The sum of $n$ consecutive numbers is divisible by the greatest prime factor of $n$.

I facilitated the following task with pre-service math teachers:

1. Take the sum of any three consecutive numbers. Do you notice anything special? Write a clear conjecture. Then write a clear proof for your conjecture.

2. Now, take the sum of any amount of consecutive numbers. Can you broaden your conjecture from problem 1? Prove your conjecture.

I left the task open because I wanted students to create a variety of conjectures and proofs for whole class discussion. For task 2, one student came up with the following conjecture: "The sum of $$n$$ consecutive integers is divisible by the greatest prime factor of $$n$$". I'm curious if anyone has a proof or counterexample for this claim as I do not.

This is an excellent conjecture. It is not quite true, as it fails for $$n=2$$. The sum of two consecutive numbers is odd. We can say more. The sum of $$n$$ consecutive numbers is divisible by $$n$$ if $$n$$ is odd and by $$\frac n2$$ if $$n$$ is even. This implies the student's conjecture for $$n \gt 2$$.

To see this, reduce all the numbers $$\bmod n$$. We will then have one each congruent to $$0,1,2,\ldots n-1 \bmod n$$. The sum of the numbers from $$0$$ to $$n-1$$ is $$\frac 12(n-1)n$$, which is divisible by $$n$$ or $$\frac n2$$ as required.

If $$n=2$$ the statement is false. Let's look at $$n>2$$.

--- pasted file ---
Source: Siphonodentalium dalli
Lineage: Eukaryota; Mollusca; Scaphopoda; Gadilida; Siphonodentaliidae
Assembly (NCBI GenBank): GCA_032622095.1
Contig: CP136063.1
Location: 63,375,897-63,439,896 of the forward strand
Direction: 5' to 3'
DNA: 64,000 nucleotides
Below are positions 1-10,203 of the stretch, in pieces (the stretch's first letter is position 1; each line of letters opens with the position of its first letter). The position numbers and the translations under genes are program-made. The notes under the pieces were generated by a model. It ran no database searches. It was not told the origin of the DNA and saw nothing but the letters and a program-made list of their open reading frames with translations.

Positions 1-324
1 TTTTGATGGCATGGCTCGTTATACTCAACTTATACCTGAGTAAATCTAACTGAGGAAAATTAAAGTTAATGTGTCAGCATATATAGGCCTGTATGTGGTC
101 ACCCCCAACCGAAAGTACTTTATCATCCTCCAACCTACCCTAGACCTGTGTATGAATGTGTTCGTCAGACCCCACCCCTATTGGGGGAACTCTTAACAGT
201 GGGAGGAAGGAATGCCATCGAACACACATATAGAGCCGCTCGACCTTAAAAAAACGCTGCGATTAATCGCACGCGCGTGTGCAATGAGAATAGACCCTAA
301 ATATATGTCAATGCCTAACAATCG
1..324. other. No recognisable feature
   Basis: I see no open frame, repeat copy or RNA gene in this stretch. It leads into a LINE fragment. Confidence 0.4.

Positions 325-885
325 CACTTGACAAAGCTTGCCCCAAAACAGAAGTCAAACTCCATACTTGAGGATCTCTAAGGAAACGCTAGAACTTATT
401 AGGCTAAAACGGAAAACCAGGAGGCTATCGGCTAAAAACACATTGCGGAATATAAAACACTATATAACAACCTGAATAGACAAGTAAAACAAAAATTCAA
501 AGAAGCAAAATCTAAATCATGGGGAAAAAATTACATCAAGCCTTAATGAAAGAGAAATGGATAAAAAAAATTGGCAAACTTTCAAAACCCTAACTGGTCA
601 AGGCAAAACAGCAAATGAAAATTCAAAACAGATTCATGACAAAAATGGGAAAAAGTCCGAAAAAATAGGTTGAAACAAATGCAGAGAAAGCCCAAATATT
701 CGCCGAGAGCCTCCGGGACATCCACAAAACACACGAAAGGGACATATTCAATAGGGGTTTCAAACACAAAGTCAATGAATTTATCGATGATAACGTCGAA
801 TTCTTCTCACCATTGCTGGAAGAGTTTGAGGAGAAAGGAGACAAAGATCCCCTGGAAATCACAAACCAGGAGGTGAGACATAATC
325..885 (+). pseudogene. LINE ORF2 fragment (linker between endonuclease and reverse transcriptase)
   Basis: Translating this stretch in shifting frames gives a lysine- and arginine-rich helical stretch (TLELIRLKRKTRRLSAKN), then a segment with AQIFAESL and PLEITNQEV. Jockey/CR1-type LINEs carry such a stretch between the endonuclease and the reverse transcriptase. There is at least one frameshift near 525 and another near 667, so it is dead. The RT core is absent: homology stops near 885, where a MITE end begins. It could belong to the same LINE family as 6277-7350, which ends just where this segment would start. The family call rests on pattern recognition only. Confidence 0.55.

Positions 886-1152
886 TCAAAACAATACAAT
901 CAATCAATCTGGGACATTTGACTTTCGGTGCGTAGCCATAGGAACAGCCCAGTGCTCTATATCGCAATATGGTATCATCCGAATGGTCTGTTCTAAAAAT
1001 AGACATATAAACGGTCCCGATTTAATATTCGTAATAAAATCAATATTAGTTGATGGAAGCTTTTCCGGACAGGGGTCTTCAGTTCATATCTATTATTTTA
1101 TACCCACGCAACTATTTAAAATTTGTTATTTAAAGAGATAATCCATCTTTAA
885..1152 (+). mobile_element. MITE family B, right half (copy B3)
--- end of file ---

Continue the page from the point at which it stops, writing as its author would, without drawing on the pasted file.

The sum of $$n$$ consecutive numbers starting with $$a$$ is

$$z=\frac{n}{2}(2a+n-1)$$ If $$n$$ is even, $$n/2$$ is an integer containing the largest prime factor of $$n$$, hence $$z$$ is divisible by that prime factor.

If $$n$$ is odd, $$2a-1+n$$ is even and $$(2a+n-1)/2$$ is an integer. Therefore $$z$$ is divisible by $$n$$ and by all of its prime factors.

If the first of the $$n$$ summands is $$m+1$$, then the sum is $$(m+1)+(m+2)+\ldots+(m+n)=nm+1+2+\ldots+n=nm+\frac{n(n+1)}{2}.$$

• If $$n$$ is odd, say $$n=2k-1$$, this is even a multiple of $$n$$, namely $$n\cdot(m+k)$$. Then even more so, it is a multiple of e.g. the largest prime divisor of $$n$$.
• If $$n$$ is even, say $$n=2k$$, then it is at least a multiple of $$k$$, namely $$k\cdot(m+n+1)$$. This is still a multiple of the largest prime divisor of $$n$$, unless $$k=1$$.

Hence the conjecture fails only for $$n=2$$ (and is meaningless for $$n=1$$).

One simple way of seeing it is the sum of $$n$$ consecutive integers is $$n$$ times the average of the consecutive integers.

If $$n$$ is odd then the average of the consecutive integers is the middle integer and ... is an integer... so the sum is an integer times $$n$$

If $$n$$ is even then the average of the consecutive integers is this mid point between two integers. This is an integer if multiply by $$2$$ so the sum is So the sum is an integer times $$\frac n2$$ which is an integer..

So long as $$n>2$$ ($$n =2$$ is a simple oversight; $$1$$ divides $$2$$ but.....) this stronger result necessitates the student's result as $$n$$ and $$\frac n2$$ are divisible by all the primes except maybe $$2$$ (and $$2$$ is only a factor if $$n$$ is even and then $$2$$ isn't the largest prime unless $$n$$ is a power of $$2$$ and then $$2$$ does divide unless $$n =2^1$$ and then... oops.).

This is an additive form of Wilson's theorem: a set of $$\,\rm n\,$$ consectutive integers forms a complete system of residues $$\bmod n\,$$ so it is closed under negation. Its non-fixed points $$\rm -k\not\equiv k\:$$ pair up and contribute zero to the sum $$\rm\,S,\,$$ leaving only the sum of the fixed points. But $$\rm\, - k\equiv k \iff 2k\equiv 0,\,$$ hence if $$\,\rm n\,$$ is odd then $$\rm\, k\equiv 0\,$$ so $$\,\rm S\equiv 0,\,$$ and if $$\rm\: n\:$$ is even then $$\rm\ k \equiv 0,\ n/2,\,$$ so $$\rm\,S\equiv n/2.$$

Remark $$\$$ This is a special case of Wilson's theorem for groups - see this answer - which highlights the key role played by symmetry (here a negation reflection / involution).